From late 1968 to April 1969, almost every Saturday, I would ride to Ayer Tawar and stay there till Monday morning. There was no power supply after 7 pm in those days, but it mattered little as my friend, Robert Tan, a teacher, was a good companion. Mainly, it was an opportunity to get away from the house, forget about my unhappy working life (at the bank) and relax.

    513 had interrupted all that but as soon as I deemed it safe enough, I resumed my visits to Robert in Ayer Tawar. The road there passed through Malay kampongs. It crossed the old bridge with Bota Kiri on one side and bota Kanan on the other. I was cautious and never stopped for anything, and if a set of traffic lights was ahead, I timed it. NO STOPPING! A year after my last trip, I began to realize that it was misplaced phobia. The Malays there were not like those in KL!

    4 I was friends with an American woman, an old lady, who started a fruit orchard and an old folks’ home in Kuala Nerang, Kedah. In 1969, at Chinese New Year, I had spent 5 days there, helping out. All her Chinese labourers were away for New year, so I worked for her for my bed and meals. We got to know each other well. One night, she said to me, “Simon, I know you’re trying to make me happy but you don’t have to lose at Scrabble to do that…just play your usual game.” What an astute lady!

    Anyway, a year or more after 513, we met by chance in Penang. We got to talking about how 513 had affected her and she said, No, everything was fine and there was no hostility to her or her work.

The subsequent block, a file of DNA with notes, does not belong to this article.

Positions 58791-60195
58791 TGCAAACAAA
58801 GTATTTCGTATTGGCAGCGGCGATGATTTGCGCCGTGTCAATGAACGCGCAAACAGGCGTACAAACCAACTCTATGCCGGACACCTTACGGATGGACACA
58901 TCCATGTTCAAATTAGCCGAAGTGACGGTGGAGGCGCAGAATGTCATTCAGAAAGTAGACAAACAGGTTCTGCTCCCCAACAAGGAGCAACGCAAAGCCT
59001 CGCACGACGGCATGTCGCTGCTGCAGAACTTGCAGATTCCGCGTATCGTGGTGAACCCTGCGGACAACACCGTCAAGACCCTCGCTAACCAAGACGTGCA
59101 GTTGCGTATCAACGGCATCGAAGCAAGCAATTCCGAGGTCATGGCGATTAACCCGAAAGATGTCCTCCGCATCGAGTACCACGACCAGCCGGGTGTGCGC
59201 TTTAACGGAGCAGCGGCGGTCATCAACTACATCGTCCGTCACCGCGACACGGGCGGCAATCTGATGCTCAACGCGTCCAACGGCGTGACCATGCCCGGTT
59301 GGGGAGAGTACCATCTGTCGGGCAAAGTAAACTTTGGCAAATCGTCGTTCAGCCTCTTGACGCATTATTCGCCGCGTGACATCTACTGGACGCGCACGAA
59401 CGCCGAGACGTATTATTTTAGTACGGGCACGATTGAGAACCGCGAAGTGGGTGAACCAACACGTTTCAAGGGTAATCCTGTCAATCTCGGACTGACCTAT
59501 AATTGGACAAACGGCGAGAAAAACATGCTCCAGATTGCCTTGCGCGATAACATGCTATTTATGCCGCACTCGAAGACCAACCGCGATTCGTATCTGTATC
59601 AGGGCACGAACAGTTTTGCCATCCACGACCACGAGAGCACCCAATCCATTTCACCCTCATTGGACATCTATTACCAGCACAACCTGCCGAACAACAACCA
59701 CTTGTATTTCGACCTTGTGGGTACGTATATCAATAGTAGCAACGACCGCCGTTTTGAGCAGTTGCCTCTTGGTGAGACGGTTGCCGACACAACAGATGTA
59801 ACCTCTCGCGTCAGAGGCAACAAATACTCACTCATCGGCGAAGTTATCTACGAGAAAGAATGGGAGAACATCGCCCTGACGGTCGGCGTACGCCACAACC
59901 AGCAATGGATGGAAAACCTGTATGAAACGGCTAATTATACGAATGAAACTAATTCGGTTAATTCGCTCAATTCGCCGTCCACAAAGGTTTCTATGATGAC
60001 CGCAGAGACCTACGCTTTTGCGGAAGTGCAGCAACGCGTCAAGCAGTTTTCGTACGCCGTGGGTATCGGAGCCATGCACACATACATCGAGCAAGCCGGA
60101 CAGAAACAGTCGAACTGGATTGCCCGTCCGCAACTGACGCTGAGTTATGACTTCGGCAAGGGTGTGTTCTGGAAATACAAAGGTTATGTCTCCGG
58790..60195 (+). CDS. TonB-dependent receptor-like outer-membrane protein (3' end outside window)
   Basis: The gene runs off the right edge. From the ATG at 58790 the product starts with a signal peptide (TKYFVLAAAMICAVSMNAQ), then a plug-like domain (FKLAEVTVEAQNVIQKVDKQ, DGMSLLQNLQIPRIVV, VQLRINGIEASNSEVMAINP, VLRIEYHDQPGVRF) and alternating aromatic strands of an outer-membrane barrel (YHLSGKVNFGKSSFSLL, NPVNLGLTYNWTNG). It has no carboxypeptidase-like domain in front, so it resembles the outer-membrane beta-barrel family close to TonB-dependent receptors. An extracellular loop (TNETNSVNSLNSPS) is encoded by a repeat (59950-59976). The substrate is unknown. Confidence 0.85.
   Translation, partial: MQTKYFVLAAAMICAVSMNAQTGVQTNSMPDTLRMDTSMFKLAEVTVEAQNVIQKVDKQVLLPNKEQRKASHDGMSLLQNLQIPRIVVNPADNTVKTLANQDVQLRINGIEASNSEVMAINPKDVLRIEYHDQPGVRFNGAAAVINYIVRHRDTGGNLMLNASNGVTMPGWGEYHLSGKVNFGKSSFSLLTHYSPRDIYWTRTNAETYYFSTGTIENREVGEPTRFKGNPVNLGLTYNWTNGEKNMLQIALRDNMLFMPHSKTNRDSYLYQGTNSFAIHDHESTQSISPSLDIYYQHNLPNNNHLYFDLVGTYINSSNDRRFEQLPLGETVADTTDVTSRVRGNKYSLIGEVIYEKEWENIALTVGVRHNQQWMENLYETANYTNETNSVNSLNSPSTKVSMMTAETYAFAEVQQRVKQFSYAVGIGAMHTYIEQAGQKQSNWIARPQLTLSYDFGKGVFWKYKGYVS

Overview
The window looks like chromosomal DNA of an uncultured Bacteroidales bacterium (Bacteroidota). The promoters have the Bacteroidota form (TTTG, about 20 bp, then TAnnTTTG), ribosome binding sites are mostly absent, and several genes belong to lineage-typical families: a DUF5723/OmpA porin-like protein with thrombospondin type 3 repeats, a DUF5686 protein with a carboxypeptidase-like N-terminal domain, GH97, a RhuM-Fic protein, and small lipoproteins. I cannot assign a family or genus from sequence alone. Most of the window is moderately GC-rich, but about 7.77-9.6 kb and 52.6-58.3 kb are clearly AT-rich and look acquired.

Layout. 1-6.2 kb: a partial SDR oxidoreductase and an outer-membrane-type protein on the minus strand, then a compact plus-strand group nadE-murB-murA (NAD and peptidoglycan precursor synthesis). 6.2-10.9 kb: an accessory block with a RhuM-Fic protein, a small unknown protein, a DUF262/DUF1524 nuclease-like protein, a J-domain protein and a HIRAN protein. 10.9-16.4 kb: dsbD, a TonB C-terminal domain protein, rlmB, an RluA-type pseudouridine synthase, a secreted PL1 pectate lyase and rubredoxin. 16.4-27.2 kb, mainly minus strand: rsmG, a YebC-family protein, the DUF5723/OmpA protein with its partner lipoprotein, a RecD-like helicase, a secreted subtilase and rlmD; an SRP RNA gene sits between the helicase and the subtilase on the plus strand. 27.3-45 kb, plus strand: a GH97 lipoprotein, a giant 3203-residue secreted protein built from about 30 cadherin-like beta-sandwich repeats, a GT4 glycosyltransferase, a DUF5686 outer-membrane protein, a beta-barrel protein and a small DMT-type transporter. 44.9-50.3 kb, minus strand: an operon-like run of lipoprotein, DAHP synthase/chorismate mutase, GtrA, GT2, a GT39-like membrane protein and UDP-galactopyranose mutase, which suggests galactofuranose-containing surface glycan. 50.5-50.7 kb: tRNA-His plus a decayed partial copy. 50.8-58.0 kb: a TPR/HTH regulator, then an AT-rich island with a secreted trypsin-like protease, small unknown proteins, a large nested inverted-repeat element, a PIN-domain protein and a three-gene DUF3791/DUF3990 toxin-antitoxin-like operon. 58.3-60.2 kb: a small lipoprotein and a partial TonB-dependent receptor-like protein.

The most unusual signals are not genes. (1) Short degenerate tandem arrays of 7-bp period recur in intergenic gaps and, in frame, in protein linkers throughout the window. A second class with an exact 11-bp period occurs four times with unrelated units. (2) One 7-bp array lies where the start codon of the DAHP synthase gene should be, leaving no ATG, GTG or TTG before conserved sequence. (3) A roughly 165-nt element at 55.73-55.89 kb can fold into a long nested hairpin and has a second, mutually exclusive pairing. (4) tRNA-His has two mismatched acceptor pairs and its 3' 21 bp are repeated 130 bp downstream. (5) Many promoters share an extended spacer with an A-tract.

She mentioned an incident a week after the curfew had been lifted. She was driving home on the Kuala Nerang-Alor Star road when she was waved to a stop on the dark road. It was a Malay family, father, mother and young child. The child was very sick and they had no transport to the Alor Star General Hospital. They had come out to the road to thumb a life and EVERY SINGLE CAR HAD DRIVEN BY. She was the only one who stopped! She turned her car around and fetched them to the hospital.

    513 had turned normally helpful souls into suspicious people.

    I shall summarize my memories in no particular order.
    PART 1

    1 The whole family was in Ipoh except for my eldest sister, who was at the Specialist Teachers’ Training Institute in KL.

    We heard nothing of the riots at all from TV or radio. On the morning of May 14, our telephone did not work. TV1 and TV2 kept posting the word PENGUMUMAN (ANNOUNCEMENT) all day and night, and a CURFEW was announced some time in the morning. It was announced early enough for people to tell their neighbours NOT to go to work or market, or out at all.